Tulsan Joy Harjo completed a successful year as the U.S. Poet Laureate connecting and promoting indigenous artists.
We congratulate her on being named to a second term.
Harjo, a member of the Muscogee (Creek) Nation, became the first Native American and first Oklahoman to serve as Poet Laureate Consultant in Poetry to the Library of Congress when appointed last year.
Her time was spent working on an upcoming anthology of Native American poetry and creating an online map of biographies and recordings of Native American poets. Harjo plans to continue these projects and launch a new Library of Congress collection during her next term.
Past poets laureate include a who’s who of contemporary American poets, including Robert Penn Warren, Howard Nemerov, Billy Collins and W.S. Merwin. Before 1986, the post was known as consultant poet to the Library of Congress, and honorees included Robert Frost, William Carlos Williams and Conrad Aiken.
In her role, Harjo is an ambassador to the arts but also represents Tulsa, Oklahoma, her tribe and Native Americans.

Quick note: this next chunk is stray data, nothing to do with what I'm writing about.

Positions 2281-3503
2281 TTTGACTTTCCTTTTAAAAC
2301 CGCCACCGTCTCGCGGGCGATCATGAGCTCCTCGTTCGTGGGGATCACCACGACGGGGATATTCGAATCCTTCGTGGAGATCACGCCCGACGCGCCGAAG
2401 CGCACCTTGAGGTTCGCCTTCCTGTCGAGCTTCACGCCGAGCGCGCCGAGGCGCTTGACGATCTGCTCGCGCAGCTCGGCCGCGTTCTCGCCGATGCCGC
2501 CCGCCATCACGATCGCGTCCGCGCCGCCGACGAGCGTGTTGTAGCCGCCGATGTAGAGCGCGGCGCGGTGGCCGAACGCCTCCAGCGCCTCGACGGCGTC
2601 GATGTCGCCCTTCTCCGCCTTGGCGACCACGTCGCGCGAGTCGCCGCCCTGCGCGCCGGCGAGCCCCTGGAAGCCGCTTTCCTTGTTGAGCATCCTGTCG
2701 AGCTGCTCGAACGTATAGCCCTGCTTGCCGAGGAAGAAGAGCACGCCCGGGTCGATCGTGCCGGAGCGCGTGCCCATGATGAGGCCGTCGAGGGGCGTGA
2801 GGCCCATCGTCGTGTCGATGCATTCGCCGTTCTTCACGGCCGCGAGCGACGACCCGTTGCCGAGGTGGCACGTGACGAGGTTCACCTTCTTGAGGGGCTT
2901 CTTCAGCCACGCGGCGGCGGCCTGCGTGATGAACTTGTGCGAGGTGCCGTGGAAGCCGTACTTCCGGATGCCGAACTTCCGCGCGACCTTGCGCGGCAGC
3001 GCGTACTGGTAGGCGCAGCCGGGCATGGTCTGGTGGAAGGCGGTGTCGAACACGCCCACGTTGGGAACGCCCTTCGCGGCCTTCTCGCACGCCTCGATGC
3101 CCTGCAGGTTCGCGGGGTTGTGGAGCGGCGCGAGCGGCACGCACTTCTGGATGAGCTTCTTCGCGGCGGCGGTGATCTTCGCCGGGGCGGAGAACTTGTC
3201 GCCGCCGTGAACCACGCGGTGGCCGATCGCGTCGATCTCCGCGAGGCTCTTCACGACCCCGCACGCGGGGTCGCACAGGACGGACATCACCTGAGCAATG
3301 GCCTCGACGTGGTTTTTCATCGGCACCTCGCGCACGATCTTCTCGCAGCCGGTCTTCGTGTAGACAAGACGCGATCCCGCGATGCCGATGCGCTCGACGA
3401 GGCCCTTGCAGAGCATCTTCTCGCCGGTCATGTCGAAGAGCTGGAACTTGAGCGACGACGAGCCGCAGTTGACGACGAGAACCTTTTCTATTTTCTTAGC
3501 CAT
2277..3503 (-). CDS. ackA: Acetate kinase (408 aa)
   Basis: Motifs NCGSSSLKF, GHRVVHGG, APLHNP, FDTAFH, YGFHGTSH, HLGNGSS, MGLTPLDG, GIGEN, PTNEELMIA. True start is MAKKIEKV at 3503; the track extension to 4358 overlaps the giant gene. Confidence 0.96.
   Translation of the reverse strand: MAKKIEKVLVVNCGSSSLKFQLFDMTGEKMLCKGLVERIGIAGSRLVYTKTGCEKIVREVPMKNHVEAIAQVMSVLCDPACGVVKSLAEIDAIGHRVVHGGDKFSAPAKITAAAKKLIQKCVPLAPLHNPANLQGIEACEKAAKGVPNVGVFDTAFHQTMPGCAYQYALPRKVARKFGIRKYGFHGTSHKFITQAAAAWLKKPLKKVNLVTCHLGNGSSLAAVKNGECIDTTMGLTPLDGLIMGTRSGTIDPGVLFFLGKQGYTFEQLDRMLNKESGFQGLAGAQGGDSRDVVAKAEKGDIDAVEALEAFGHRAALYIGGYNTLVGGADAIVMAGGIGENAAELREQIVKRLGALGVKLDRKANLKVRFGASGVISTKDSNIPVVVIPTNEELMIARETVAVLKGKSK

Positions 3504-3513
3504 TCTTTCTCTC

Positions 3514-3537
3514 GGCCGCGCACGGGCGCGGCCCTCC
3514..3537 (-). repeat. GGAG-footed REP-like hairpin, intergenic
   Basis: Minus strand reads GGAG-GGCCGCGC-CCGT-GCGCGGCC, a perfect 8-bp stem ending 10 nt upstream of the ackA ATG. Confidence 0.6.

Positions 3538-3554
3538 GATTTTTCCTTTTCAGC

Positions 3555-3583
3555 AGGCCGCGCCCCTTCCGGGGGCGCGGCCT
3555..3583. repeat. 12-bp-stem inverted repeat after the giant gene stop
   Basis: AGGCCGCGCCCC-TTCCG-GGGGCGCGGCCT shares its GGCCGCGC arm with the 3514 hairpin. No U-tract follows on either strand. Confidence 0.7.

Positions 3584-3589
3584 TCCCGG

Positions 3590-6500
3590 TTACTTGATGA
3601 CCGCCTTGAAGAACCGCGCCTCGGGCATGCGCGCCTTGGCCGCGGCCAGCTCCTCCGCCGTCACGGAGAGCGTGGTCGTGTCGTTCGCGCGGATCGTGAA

This past year, Harjo was interviewed by Oprah Winfrey, presented Oklahoma actor Wes Studi with an honorary Oscar and gave lectures and readings across the country. She was also busy writing poetry.
Harjo’s pieces are rooted in her Muscogee (Creek) background and upbringing with an added feminist viewpoint. Her unique style blends poetry with other art forms including music, storytelling and performance.
She has written nine books of poetry, a memoir, children’s books and several plays. She is an award-winning musician, playing the saxophone and flute.
Notably, Harjo began her term by performing with her band at a reading at the Library of Congress, possibly a first for a U.S. Poet Laureate.
Through this responsibility, Harjo has remained a Tulsa resident and released the poetry collection “An American Sunrise,” which connects her experiences to the history of tribal removal and oppression.
Harjo told Tulsa World’s James Watts in December that she is often the first native poet people have encountered, prompting her to champion indigenous artists “to make sure people know that we are still here and that our voices are heard.”
We are proud of the important work Harjo is doing and look forward to what she will accomplish in the next year.
This was first published on May 8, and has been republished with permission from the Tulsa World.